From Left to Right: Kadavr and Karhmul ( circa 2015)

In a similar vein to how Kriegmaschine deviated from the somber depressive approach of Mgla, utilising the same two members to focus on writing crushing metal material, Nokturnal Ritual came about to pay tribute to, in their own words, the forefathers of the second wave of black metal. What happens when a depressive metal mastermind and a thrash guitarist truly join forces in the pursuit of face-melting blistering black metal? The result came in the form of the band’s debut album, Ushering a New Era of Agony.

Nokturnal Ritual – Ushering a New Era of Agony (Released in 2014 independently)

Straight from the off set it is easy to hear the old school influence in everything from Karhmul’s vocal performance to the ice cold yet razer sharp guitar tone which slashes throughout the album’s 44 minute runtime.

A slower and more deliberate approach to song writing is in full force on the record and this can be heard especially on tracks such as ‘My Succubus’ where the pulse pounding and relentless riffage and drumming slows down to deliver a song with vibes of mid-era Marduk before the record returns to its aggressive blasting with the catchy and thrashy as Hell ‘Plaguewielder’ with a sound not too far away from the likes of Witchery or Darkthrone’s latter output, letting some of Kadavr’s fast fretting shine through.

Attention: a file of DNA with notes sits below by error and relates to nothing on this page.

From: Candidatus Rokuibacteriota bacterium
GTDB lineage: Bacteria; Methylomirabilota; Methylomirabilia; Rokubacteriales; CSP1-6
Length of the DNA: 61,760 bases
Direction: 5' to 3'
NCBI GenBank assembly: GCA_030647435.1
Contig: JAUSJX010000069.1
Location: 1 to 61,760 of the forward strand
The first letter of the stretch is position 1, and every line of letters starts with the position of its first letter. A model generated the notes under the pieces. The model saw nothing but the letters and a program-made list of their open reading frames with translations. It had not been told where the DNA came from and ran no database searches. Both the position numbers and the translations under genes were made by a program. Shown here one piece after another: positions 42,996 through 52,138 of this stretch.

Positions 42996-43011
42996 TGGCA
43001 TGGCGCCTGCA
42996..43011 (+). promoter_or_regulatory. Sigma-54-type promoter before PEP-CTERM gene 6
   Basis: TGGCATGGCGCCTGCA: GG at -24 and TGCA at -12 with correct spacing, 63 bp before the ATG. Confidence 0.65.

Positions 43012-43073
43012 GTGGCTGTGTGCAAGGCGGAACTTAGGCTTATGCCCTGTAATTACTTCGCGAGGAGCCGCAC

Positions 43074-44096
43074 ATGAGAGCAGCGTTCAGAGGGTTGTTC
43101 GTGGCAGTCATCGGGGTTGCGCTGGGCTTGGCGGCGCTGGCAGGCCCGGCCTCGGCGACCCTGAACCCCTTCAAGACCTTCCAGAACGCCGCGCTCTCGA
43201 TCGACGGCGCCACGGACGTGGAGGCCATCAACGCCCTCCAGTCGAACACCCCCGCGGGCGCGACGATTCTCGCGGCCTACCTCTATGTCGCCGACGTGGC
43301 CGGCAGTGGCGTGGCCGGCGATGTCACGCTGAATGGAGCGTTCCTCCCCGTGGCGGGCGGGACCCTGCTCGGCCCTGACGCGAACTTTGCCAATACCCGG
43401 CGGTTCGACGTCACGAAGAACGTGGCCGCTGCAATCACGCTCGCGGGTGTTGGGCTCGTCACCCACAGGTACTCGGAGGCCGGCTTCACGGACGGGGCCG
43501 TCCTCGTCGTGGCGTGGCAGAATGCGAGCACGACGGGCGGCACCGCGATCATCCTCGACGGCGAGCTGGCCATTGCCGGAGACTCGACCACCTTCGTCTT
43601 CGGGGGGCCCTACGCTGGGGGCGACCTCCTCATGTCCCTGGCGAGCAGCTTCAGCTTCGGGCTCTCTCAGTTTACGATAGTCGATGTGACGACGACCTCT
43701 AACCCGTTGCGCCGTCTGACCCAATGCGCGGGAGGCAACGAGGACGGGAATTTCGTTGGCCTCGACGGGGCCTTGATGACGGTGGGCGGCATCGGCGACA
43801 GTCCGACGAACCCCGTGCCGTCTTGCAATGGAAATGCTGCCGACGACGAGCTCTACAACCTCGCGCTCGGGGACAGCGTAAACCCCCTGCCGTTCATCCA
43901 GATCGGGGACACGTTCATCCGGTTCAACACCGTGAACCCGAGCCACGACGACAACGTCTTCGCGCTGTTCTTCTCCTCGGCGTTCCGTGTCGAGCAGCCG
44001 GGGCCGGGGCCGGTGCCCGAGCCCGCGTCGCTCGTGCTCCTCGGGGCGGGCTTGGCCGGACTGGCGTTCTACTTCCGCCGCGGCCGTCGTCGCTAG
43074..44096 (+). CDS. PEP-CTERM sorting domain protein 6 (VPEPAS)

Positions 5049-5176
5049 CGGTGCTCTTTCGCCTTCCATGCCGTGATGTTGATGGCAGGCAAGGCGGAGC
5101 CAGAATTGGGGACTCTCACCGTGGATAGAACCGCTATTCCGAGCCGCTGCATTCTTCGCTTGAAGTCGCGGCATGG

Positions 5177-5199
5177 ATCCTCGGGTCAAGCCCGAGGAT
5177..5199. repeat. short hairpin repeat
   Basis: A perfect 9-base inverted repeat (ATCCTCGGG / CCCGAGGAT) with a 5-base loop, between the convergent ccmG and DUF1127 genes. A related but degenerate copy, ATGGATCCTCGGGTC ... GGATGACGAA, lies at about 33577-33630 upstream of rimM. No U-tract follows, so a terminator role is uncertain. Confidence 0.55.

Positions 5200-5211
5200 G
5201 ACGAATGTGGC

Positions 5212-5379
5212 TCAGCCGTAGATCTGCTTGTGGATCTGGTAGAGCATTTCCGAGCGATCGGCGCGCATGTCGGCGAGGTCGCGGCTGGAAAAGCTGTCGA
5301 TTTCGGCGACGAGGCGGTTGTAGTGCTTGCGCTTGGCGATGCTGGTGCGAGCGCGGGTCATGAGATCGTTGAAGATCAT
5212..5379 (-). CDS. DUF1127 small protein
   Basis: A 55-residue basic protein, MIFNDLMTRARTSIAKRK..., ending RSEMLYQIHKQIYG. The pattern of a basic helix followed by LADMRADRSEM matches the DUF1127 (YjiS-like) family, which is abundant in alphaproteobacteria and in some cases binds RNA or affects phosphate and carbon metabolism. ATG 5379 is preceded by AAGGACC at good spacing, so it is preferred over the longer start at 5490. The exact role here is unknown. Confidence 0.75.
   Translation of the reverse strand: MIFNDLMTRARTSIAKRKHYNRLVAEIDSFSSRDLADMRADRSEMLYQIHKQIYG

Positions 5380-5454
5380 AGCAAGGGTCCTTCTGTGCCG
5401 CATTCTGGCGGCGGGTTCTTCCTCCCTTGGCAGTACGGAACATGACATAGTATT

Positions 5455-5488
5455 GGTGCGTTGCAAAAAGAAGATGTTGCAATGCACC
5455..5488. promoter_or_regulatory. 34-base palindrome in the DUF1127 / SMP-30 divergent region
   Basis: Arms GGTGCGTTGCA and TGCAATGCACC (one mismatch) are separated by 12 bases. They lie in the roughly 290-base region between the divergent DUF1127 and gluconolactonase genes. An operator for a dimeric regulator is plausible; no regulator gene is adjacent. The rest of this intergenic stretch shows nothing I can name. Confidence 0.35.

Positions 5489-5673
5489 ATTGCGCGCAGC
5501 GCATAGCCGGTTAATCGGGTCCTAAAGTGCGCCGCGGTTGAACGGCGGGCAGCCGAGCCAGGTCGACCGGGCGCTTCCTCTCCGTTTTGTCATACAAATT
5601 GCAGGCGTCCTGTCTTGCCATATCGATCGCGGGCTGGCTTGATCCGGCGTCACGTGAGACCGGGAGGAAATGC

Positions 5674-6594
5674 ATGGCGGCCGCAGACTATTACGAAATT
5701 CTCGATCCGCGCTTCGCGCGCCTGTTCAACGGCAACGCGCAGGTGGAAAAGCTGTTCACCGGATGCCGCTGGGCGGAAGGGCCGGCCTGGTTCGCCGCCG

The use of bass guitar on the record is prominent and features many sections of specifically crafted independent bass lines riding over guitar riffs and cascading with their own twisted melodies and these parts work well in the slower songs, as they get their time to bleed into the mix without drowning out the guitars or disrupting the flow and rhythm.

‘With Hate I Despise’ is what I believe to be the standout track from the entire record. Straight away we hear Karhmul’s powerful blackened growl tear its way through some headbanging old school black metal guitar riffs as the double kicks blast away in full force before the dark tremolo melodies take centre stage, even showcasing a haunting yet brief acoustic arpeggio section which feels just as welcome.

Production wise it definitely has the feel of the old school early second wave ‘Necro’ sound, following in the wake of the aforementioned Darkthrone and the likes of Xasthur, Burzum and Mutiilation, though this album pre-dates any of the Abandoned By Light full length records and released at a time when Karhmul’s main output was the DSBM demo tapes, so such production style is expected, and the pair make the best use out of the sound to create a unique and catchy album in a heavily oversaturated genre that shows simply why they should be revered as one of the United Kingdom’s most prolific black metal acts of recent years.

Entity of the Unholy
Nokturnal Ritual – Entity of the Unholy (2015) – (Released Independently)

Clocking in at just over half as long as their debut record, on Entity of the Unholy, Karhmul and Kadavr find their voice and refine their unique strengths alongside their ambition to innovate on the genre and the results are ultimately leaps and bounds ahead of what came before.